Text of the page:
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Herbaceous Perennial

Primula 'Schneekissen' (Pr/Prim)

primrose 'Schneekissen'

A compact, rosette-forming, evergreen perennial to 10cm with dark green foliage and fragrant white flowers with a yellow centre which appear from February to April

Synonyms
Primula vulgaris 'Snow Cushion'
Primula 'Snow Carpet'
see morePrimula 'Snow Cushion'
Primula Snowcushion
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Size
Ultimate height
Up to 10cm
Time to ultimate height
2–5 years
Ultimate spread
0.1–0.5 metres
Growing conditions
Loam
Sand
Moisture
Moist but well–drained
pH
Acid, Neutral
Colour & scent
StemFlowerFoliageFruit
Spring White Green
Summer Green
Autumn Green
Winter White Green
Position
  • Full sun
  • Partial shade
Aspect

East–facing or North–facing or South–facing or West–facing

Exposure
Exposed or Sheltered
Hardiness
H5
Botanical details
Family
Primulaceae
Native to the UK
No
Foliage
Evergreen
Habit
Clump forming
Genus

Primula are herbaceous or semi-evergreen perennials, forming a basal rosette of simple leaves, with salver-shaped or bell-shaped flowers which may be solitary or carried in an umbel or in whorls on an erect stem

Name status

Accepted

Horticultural Group
Primrose group primulas are mainly grown as herbaceous perennials, and produce clusters of flowers on individual stems from the basal rosettes, although a few may also have umbel-like flowers. They are either spring-flowering, if grown without protection, or winter- to spring-flowering, if grown as biennial container plants in greenhouses or indoors.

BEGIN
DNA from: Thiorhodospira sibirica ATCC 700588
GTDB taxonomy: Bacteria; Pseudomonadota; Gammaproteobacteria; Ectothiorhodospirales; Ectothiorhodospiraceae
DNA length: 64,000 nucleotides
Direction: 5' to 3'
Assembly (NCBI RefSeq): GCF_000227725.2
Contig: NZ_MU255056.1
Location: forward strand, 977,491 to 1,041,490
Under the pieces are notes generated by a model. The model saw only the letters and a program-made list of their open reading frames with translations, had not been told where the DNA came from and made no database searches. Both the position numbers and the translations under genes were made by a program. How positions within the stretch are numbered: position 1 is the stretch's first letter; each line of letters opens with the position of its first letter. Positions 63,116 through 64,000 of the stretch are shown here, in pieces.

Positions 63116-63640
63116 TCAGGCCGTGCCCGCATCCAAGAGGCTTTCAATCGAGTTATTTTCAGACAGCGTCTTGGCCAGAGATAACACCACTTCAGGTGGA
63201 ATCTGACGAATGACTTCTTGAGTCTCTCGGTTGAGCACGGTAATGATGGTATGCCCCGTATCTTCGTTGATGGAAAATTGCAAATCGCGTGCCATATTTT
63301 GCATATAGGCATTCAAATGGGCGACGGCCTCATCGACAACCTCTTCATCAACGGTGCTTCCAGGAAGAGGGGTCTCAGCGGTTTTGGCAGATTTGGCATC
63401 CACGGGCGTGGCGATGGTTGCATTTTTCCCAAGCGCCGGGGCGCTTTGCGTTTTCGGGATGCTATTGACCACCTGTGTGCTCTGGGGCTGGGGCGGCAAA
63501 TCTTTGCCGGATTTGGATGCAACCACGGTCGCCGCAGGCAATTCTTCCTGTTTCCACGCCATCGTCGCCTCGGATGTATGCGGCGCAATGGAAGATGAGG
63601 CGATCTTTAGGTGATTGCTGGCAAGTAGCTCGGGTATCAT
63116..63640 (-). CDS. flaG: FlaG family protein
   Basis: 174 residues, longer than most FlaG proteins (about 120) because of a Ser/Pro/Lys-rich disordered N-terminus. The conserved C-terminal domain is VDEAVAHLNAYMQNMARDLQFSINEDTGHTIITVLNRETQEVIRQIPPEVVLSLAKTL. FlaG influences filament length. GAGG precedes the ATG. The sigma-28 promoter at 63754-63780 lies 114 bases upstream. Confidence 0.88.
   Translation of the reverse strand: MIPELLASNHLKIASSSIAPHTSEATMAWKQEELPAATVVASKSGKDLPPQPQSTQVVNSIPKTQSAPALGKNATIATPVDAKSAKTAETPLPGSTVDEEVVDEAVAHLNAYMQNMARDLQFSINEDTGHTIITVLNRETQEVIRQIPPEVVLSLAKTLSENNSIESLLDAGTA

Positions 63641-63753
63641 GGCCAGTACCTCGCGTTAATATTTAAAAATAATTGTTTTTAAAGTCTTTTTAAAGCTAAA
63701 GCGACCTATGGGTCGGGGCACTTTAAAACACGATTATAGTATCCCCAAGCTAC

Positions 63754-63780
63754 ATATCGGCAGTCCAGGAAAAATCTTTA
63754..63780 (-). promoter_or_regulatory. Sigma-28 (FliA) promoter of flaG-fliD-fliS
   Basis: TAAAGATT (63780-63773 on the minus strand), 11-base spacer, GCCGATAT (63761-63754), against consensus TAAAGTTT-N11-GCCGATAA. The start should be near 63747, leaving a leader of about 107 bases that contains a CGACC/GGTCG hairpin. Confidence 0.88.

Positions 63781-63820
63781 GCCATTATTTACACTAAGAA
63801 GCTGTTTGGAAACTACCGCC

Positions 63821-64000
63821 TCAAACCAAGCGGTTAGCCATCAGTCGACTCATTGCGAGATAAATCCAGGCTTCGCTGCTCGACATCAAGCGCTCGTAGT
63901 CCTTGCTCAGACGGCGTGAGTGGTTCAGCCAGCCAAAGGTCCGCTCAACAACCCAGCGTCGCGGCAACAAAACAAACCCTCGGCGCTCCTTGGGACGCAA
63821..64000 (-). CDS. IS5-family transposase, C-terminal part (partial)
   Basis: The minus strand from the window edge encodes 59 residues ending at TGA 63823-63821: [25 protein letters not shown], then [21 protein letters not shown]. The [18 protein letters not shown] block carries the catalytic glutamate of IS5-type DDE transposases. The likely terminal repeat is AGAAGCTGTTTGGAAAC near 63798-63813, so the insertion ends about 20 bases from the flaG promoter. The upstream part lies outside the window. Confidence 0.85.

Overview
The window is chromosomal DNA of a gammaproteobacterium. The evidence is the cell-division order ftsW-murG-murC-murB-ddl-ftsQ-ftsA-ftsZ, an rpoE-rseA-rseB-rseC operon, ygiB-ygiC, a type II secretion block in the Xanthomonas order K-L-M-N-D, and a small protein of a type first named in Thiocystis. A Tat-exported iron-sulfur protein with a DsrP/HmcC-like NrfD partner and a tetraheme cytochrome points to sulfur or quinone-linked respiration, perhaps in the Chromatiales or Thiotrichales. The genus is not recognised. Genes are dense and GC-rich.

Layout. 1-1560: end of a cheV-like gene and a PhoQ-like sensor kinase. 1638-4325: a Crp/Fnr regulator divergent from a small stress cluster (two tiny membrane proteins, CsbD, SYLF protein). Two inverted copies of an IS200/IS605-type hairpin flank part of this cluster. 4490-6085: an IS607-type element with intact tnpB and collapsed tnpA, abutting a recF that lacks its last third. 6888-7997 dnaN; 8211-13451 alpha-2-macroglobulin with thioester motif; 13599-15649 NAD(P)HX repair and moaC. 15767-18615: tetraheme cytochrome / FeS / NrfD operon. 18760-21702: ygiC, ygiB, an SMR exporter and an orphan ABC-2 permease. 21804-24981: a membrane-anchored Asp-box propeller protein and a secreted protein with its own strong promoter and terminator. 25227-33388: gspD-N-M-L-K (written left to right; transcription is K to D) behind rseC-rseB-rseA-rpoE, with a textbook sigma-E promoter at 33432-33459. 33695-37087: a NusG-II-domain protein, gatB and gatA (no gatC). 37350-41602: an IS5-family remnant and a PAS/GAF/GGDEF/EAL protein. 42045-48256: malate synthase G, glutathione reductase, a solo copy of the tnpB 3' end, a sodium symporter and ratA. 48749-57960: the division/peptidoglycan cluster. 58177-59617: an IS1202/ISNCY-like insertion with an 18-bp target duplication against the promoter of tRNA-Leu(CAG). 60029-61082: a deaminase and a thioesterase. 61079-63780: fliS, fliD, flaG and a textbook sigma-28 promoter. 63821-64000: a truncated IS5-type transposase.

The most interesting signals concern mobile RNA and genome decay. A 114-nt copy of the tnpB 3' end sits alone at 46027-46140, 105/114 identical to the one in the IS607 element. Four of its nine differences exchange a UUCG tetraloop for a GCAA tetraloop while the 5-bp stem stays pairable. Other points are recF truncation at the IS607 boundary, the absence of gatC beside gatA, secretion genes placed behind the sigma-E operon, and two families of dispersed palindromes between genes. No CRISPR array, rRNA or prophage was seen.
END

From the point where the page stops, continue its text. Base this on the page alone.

How to grow

Cultivation

Grow in full sun or partial shade in moderately fertile, moist but well-drained, humus-rich soil

Propagation

Propagate by division in autumn or after flowering

Suggested planting locations and garden types
  • Cottage and informal garden
  • Patio and container plants
  • Flower borders and beds
  • Garden edging
  • Underplanting of roses and shrubs
Pruning

No pruning required

Pests

May be susceptible to aphids, vine weevil, slugs, leaf and bud eelworms, leaf-mining flies and glasshouse red spider mite

Diseases

May be susceptible to primula leaf spot, primula brown core and grey moulds

Get involved

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